Day 98 Alcohol Free

So, tonight I’m going to my first ever recovery-focused meetup. It’s not AA, specifically, but it’s a “weekly practice” that is based in mindfulness, recovery & the 12 step program.

I’m excited, nervous, a little hesitant, and scared. I’ll be going with a friend of mine who has been going to AA religiously for the past 6 years (she has nearly 4 years under her belt) and she’s going to introduce me to some of her sober lady friends, which I really need.

I’ve been resistant to the idea of doing anything AA because I’m not religious; I mentioned that to my counselor today and she said that religion doesn’t even have to be part of the process. What’s important is acknowledging that you are not god and that there’s something else bigger than yourself that is driving the car (so to speak), that it’s okay to say that you don’t have control when you drink. And really, at the core, it’s about the community. Focusing on the religious aspect of the program may only serve to detract from the overall message or effectiveness of the program, which is that of openness to the process, being focused on recovery, and accepting positive outside influence – whatever that influence might be.

For me, I’m an agnostic/anti-theist who tends to find spiritual comfort in the cosmos; though I don’t believe in an omnipresent, omnipotent Godlike figure, I do believe that there is an undercurrent to the universe that ebbs and flows through everyone. I believe that there is a connection between each and every one of us, alive or not, and that even if my life means nothing in the context of forever, my time is best spent having a positive and honest influence on those around me. There is a pulse to the universe that drives the same life force within us all; really, we are all the universe observing and experiencing itself. To me, there’s no image of spirituality better than that.

Really, it’s one of the things that has helped me get and stay sober so far. The existentialist in me says two things: “there is no point in anything, so there’s no reason not to drink. Why stay sober?” and “there is no point in anything, so there’s no reason to prolong your misery by using alcohol. Why stay drunk when you can experience the world and everything is has to offer with such great clarity?”

I choose to listen to the second voice these days – though, that wasn’t always the case.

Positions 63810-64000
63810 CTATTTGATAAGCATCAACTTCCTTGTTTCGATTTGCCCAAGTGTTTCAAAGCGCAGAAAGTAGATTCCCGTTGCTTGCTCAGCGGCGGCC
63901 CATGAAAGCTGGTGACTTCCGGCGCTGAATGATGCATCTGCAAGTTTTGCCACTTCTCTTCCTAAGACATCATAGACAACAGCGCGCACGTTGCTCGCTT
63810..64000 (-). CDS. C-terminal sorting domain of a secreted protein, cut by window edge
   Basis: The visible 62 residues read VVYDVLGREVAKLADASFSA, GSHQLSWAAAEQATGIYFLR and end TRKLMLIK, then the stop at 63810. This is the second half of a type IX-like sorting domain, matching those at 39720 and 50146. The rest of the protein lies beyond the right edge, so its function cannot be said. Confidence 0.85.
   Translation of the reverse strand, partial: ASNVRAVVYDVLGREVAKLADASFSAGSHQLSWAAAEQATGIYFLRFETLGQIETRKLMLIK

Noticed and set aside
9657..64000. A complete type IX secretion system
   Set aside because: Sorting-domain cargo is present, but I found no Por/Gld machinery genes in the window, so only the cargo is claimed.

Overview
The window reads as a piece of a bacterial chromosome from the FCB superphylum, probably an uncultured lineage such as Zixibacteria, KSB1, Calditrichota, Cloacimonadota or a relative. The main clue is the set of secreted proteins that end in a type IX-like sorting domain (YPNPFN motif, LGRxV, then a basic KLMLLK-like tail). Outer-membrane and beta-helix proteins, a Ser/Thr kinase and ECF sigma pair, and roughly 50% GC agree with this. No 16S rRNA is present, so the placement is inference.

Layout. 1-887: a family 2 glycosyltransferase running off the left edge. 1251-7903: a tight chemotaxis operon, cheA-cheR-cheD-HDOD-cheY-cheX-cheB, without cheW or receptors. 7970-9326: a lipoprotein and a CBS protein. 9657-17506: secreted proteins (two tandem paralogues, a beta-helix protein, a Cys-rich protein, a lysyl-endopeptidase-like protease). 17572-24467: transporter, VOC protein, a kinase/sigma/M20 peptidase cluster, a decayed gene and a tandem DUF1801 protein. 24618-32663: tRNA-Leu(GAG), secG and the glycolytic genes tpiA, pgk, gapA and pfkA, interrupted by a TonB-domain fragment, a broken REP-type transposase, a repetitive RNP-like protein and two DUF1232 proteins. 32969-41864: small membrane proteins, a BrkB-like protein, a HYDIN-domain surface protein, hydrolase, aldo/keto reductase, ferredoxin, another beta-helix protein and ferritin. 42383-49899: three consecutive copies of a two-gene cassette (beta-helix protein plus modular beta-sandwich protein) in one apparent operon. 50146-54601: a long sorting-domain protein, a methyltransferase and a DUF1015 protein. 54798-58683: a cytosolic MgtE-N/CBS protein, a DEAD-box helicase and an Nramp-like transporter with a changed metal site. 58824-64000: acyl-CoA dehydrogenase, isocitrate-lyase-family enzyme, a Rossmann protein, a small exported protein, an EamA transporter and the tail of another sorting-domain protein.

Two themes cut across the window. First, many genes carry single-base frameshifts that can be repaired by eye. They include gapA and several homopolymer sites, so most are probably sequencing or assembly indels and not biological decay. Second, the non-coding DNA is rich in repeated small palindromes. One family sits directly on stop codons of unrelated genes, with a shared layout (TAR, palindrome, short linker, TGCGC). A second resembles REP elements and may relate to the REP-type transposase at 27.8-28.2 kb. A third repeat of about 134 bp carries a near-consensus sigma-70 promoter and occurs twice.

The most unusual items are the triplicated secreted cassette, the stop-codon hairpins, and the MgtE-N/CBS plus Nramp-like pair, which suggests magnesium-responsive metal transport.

Heh, look at me, getting all wide-eyed and gushy about the universe any philosophy.

Sigh. Anyway.

Even if this mindfulness group doesn’t end up being “the group” for me, it will be so nice to get out and be around people who sort of understand, you know, what it’s like to be a non-drinker in a world that’s constantly drunk. I’ve talked quite a bit about needing community in the past, and this is one small step toward creating it. I’ve talked about needing to find people who I can hang out with outside of my relationship – here it is. I’ve talked about making deeper connections with people, something that has been very hard for me to do in recent years. Here I go, trying to do it.

I’ve lived a life very withdrawn and buttoned-up; my typical demeanor is friendly but reserved. I want to start breaking cracks in that facade. I want to really start uncovering the person beneath it all. I have a feeling I might surprise myself.

Day 98

3 thoughts on “Day 98 Alcohol Free

  1. damien says:

    I’ve found that the connections in my 12 step group Street much more important that any notion of religion inherent in the steps. The language of the steps was very much influenced by protestant thought of the 1930s but that doesn’t mean we have to buy in this particular belief set. Your description of the cosmos and the connections news of everything is very close to what I personally refer to as my Higher Power, which I chose not to name. I hope the group setting was welcoming and comfortable for you. Best wishes.

    Liked by 1 person

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